Go to contents

N.K. Military Reasserts Power in Inter-Korean Ties

Posted August. 05, 2008 04:03,   


The shooting death of a South Korean tourist at North Korea’s Mount Geumgang last month was devised by the North’s military from beginning to end.

A North Korean soldier shot dead 53-year-old Park Wang-ja July 11. The spokesman of the North Korean military unit at Mount Geumgang blamed Park and South Korea for the incident Sunday.

The North’s military this year has begun a head-on confrontation with South Korea. A combination of political and economic internal factors based on Pyongyang’s “military first” ideology apparently forced North Korean leader Kim Jong Il to put his army at the forefront of dealing with South Korea.

The North Korean military, however, can ill afford to allow the situation to spiral out of control since it has a vested interest in the tourism project.

▽Kim Jong Il’s military

The strong response toward Seoul was led by Pyongyang’s military because the North gives top priority to its armed forces.

Kim regularly visits troops to elicit loyalty, and this year has been no exception. The reclusive leader conducted on-site visits 49 times in the first half of the year, visiting troops 25 times. Since April, when a policy of strong response toward the South was set, he has made 22 visits to the frontlines.

Since the end of last year, the North Korean leader has been flanked the most by Kim Ki Nam, secretary of the Central Committee of the Workers’ Party, followed by generals Ri Myong Soo and Hyon Chol Hae; Kim Jong Gak, first vice director of the North Korean army’s general political department; and Kim Kyok Sik, chief of the general staff of the North Korean People`s Army.

▽ Military leads politics and economy

The North Korean military is almost the only organization that has functioned properly despite the country’s economic crisis. As a result, Kim Jong Il could use his military’s might to influence the more conservative South Korean government.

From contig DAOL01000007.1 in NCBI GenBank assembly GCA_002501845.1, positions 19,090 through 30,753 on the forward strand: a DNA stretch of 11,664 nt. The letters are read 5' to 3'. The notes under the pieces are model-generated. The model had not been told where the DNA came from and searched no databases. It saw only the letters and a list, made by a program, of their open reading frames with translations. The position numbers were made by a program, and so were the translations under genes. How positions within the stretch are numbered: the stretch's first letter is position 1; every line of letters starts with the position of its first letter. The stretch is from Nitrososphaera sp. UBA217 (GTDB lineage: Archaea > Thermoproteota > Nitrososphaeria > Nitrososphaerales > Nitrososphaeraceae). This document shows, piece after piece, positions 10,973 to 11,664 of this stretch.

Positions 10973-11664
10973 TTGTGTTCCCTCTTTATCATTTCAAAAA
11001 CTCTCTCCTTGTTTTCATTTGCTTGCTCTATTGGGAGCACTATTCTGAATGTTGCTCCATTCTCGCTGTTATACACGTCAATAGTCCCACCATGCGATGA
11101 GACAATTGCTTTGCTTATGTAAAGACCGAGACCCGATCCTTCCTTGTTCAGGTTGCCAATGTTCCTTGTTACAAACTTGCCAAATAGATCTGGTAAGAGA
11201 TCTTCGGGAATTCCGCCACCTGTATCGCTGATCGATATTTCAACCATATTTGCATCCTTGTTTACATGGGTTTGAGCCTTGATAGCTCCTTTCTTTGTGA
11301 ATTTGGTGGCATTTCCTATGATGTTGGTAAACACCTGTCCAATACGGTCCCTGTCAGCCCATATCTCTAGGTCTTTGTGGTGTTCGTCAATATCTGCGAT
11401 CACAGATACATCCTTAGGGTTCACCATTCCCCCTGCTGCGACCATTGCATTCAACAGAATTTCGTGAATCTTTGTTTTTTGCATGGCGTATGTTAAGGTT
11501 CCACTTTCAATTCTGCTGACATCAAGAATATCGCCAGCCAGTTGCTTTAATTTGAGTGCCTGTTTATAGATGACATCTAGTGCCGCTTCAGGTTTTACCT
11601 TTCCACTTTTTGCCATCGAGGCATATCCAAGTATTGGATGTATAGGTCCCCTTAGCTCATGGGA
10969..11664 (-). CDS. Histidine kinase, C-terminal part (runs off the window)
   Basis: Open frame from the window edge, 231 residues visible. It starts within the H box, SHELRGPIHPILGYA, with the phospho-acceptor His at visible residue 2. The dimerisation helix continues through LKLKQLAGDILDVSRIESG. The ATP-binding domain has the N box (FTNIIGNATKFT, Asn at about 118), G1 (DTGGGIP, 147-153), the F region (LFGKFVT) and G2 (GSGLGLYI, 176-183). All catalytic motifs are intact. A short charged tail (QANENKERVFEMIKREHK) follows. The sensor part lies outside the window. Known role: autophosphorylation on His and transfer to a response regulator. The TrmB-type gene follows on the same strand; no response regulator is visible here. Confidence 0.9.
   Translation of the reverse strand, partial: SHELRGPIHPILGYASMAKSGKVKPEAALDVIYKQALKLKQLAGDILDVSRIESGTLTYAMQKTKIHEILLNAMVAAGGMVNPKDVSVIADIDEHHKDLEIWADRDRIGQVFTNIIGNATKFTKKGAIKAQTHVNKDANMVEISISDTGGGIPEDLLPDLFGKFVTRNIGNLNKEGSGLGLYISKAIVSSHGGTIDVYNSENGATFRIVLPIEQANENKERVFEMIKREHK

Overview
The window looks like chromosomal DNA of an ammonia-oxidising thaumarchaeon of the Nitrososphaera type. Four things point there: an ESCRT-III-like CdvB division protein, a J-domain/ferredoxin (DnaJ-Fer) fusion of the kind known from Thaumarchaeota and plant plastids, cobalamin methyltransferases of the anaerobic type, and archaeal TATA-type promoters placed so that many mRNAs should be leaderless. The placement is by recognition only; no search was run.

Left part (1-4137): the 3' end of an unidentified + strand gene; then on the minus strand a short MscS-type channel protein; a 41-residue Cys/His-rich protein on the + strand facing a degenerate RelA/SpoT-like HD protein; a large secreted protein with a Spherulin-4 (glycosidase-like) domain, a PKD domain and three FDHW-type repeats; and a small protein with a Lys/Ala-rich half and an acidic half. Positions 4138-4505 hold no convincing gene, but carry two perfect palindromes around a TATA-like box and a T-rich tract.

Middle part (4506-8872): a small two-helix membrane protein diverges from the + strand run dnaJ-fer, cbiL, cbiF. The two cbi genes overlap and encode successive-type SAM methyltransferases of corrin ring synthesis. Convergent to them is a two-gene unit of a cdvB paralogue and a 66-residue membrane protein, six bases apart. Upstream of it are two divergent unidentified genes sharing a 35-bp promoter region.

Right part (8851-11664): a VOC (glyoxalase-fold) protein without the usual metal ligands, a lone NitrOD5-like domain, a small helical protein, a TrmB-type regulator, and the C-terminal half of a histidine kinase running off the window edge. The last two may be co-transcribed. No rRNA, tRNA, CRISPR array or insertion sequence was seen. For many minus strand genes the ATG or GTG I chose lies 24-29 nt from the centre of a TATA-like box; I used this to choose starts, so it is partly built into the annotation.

Internal political changes in the North that began to appear last year are other factors to be considered.

The North Korean military has been against the friendly atmosphere brought on by last year’s inter-Korean summit declaration. This year’s aggressive stance on South Korea and the shooting are examples of the North’s shift toward hawkishness.

Choe Sung Chol, vice unification director of the North Korean Workers’ Party, and Senior Cabinet Councilor Kwon Ho Ung, who played a critical role in improving inter-Korean relations last year, stepped down with the launch of the Lee Myung-bak administration in South Korea.

The military could also take over management of the tourism project.

▽ Money pipeline hard to give up

A former North Korean official who fled to the South several years ago said, “The dollars paid to the North for the Mount Geumgang tourism project was mostly spent by the military. If the project stops, the military will be affected most.”

Hyundai Asan, the South Korean organizer of tourism in North Korea, has paid Pyongyang 48.6 million U.S. dollars through the North’s Asia-Pacific Peace Committee between 1998 and June this year.

The committee is an umbrella organization under the North’s Workers’ Party and the dollars earned are used for Kim Jong Il’s personal use.

The former North Korean official said Kim from the beginning ordered the military to use the money from the tourism project. Okryugwan, the restaurant in the resort, and a North Korean circus team are run by Baekho Trading Co., a firm belonging to the North Korean military.

The North Korean military criticized Seoul in a statement Sunday but stopped short of mentioning a permanent suspension of tours to Mount Geumgang. Experts say this is because the military cannot abandon its huge money pipeline.

kyle@donga.com abc@donga.com